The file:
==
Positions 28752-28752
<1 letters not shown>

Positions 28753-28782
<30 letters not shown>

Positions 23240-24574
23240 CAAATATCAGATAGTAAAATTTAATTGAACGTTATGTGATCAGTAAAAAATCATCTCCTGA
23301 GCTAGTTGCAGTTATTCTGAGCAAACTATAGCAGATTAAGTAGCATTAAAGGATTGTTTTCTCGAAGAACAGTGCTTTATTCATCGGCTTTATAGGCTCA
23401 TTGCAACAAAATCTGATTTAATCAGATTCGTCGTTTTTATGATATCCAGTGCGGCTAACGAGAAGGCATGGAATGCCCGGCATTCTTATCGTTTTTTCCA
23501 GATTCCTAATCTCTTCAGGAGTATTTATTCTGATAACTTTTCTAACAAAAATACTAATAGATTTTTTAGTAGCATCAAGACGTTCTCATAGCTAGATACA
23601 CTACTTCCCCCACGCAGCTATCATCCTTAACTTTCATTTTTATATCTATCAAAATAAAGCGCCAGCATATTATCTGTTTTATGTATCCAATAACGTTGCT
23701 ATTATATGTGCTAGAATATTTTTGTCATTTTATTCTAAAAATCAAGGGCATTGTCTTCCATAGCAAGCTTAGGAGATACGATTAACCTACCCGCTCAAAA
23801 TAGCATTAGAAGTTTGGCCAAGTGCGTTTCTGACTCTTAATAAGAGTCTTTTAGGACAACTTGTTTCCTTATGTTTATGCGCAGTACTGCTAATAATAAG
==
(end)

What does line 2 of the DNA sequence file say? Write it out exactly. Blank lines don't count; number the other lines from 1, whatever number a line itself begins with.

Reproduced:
<1 letters not shown>